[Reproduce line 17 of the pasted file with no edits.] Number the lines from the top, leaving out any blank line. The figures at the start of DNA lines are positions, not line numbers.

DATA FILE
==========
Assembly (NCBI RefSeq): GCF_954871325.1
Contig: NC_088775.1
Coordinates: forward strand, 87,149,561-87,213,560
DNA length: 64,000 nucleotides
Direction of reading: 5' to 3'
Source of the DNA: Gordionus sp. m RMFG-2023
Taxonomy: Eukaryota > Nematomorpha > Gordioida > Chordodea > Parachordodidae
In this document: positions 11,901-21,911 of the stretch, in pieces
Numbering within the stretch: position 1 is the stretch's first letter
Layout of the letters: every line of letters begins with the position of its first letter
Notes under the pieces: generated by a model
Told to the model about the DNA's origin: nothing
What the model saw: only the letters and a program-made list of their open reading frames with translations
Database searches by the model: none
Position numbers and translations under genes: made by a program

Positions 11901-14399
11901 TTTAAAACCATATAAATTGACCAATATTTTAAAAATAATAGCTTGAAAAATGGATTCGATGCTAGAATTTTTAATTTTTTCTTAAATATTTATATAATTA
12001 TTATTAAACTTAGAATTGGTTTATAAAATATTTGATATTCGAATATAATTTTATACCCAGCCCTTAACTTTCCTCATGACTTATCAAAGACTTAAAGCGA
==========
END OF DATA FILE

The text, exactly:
11901 TTTAAAACCATATAAATTGACCAATATTTTAAAAATAATAGCTTGAAAAATGGATTCGATGCTAGAATTTTTAATTTTTTCTTAAATATTTATATAATTA